Call for Papers


27–29 February 2020
University of Music and Performing Arts Vienna

Organisers: Rosa Reitsamer, Rainer Prokop

Keynote speaker:

Christina Scharff
King´s College London, UK

Higher music education institutions aim at helping students to acquire skills and knowledge and to develop specific personal attributes to negotiate the initial stages of their careers as musicians and to attain employability and life-long learning. However, the learning cultures and practices of artistic valuation at music universities and conservatoires are hardly explored and employability is poorly defined and hard to measure, especially in the face of changing relations between study and work. These changes include, for example, individualisation processes, a growing number of music graduates competing for work and a decrease of publicly funded orchestras in many European countries. The process of becoming a musician is thus not simply about sequentially passing through particular stages of development. Rather, it entails the negotiation of significant and complex rites of passages increasingly associated with a heightened responsibility for constructing one’s own career and identity. Moreover, transitions from study to working life are shaped by gender, race, class and sexuality and include dilemmas in weaving together established normative and personal meanings. As a result, career trajectories remain, in many cases, “permanently transitional”.

For musicians, pursuing creative pleasures and advancing a career also means to develop various strategies to respond to the precarious character of musical labour and to negotiate established notions of achievement and success set by academia and the wider community of musicians and audiences. These strategies include, among others, the promotion of the neoliberal ideal of the entrepreneurial self, extensive social networking and the holding of multiple jobs to sustain livelihood and cultural production. However, musicians and artists have also established initiatives such as “Help Musicians UK”, #MeToo, “Time’s Up”, “We Have Voice” or “art but fair”. These initiatives encourage discussions around musical labour, fight discrimination and exposure to racism, sexism and homo-/transphobia and aim at bringing about social change within music labour markets and in broader society.

The conference seeks to address the following three thematic streams and welcomes proposals from any perspective and using any methodology. Topics include but are not limited to:

Higher Music Education
• Progressive developments of curricula and study programmes in response to the ever-changing music profession in the 21st century
• Learning cultures at higher music education institutions, including skill and knowledge acquisition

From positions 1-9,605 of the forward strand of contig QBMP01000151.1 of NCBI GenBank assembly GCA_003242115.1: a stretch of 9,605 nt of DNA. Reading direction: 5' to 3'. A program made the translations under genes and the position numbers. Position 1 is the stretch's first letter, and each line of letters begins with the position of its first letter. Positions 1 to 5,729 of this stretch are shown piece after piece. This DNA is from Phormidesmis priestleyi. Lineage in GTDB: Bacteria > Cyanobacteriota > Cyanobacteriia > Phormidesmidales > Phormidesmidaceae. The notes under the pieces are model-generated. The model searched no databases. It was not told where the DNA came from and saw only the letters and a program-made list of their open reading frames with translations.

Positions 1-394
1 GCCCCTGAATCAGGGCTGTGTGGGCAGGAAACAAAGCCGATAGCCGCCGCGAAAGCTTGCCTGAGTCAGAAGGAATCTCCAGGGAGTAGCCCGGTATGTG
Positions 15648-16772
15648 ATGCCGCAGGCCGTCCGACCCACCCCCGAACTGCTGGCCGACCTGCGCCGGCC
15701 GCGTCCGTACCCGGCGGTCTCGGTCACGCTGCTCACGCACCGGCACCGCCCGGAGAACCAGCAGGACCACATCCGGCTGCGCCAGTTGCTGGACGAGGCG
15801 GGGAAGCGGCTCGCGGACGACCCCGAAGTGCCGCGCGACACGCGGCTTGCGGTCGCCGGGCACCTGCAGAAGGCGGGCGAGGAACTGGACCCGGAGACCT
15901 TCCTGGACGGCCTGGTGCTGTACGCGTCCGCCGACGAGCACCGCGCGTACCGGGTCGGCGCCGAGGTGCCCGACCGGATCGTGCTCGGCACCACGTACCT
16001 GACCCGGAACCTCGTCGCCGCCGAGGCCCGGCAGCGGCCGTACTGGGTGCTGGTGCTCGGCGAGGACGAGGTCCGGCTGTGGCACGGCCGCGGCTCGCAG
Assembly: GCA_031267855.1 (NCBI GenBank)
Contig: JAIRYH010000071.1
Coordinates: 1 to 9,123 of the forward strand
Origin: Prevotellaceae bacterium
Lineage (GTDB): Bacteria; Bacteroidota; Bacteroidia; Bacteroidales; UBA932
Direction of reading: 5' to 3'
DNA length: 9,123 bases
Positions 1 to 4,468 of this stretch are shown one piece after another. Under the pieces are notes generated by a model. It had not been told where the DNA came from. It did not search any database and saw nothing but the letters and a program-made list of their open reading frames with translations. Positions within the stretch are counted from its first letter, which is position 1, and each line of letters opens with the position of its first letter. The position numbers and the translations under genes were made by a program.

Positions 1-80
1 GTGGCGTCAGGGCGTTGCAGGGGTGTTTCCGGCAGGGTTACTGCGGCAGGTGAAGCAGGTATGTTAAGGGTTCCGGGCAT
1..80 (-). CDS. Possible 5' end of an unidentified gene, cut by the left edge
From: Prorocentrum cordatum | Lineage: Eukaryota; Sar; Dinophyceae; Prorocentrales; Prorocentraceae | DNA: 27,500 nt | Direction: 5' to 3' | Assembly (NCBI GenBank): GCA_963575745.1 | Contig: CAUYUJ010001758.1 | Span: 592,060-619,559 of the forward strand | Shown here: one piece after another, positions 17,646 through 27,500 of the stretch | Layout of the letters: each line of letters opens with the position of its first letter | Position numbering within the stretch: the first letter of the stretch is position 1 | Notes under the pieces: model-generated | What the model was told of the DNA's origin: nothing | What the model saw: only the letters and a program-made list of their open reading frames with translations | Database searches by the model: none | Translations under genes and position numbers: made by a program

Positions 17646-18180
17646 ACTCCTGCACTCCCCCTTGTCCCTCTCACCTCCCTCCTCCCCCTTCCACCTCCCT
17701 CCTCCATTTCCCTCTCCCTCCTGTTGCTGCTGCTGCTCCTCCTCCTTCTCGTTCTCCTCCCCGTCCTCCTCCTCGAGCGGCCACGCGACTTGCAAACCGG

• Valuation of music performances at entry exams and recitals
• (Re-)Production of musical hierarchies among students and staff
• Gendered career aspirations of music students
• Persistence of racialised and classed notions of musical talent and excellence at higher music education institutions
• Post-colonial and feminist/queer initiatives at music universities and conservatoires that address the effects of colonialism, practices of exclusion and ambivalent inclusion at the level of students and staff and create spaces for discussion and cultures of solidarity

• Transitions from study to work, rites of passages and employability
• Career trajectories that remain “permanently transitional”
• Agency, identity work and developing musicianship
• Strategies to combine study, work and creative pleasures
• Transitions of music students and graduates in the context of recent migration movements
• Non-normative rites of passages embarked by music students and graduates

Music Labour Markets
• Trends within music labour markets (e.g. western art music, jazz, rock/pop), including horizontal and vertical segregation
• Dimensions and demands for developing diverse forms of careers (e.g. portfolio careers, DIY careers, stable careers)
• Musicians as entrepreneurial subjects
• Self-representations of musicians in digital space
• Networking and self-promotion in the context of post-feminism and post-racialism
• Queer practices of musical labour, including alternative career trajectories
• Political struggles against precarious working conditions
• Anti-racist and feminist/queer activism fighting inequalities

Abstracts should include theoretical framework, conceptualisations, methodology and show reference to the conference topic. Please also include a key word line.

Please submit your abstracts (max. 300 words) for papers and panels, including a short biography (max. 100 words) and institutional affiliation, in English language until 6 October 2019 to Rainer Prokop,

Decisions on the acceptance of proposals will be announced at the beginning of November 2019.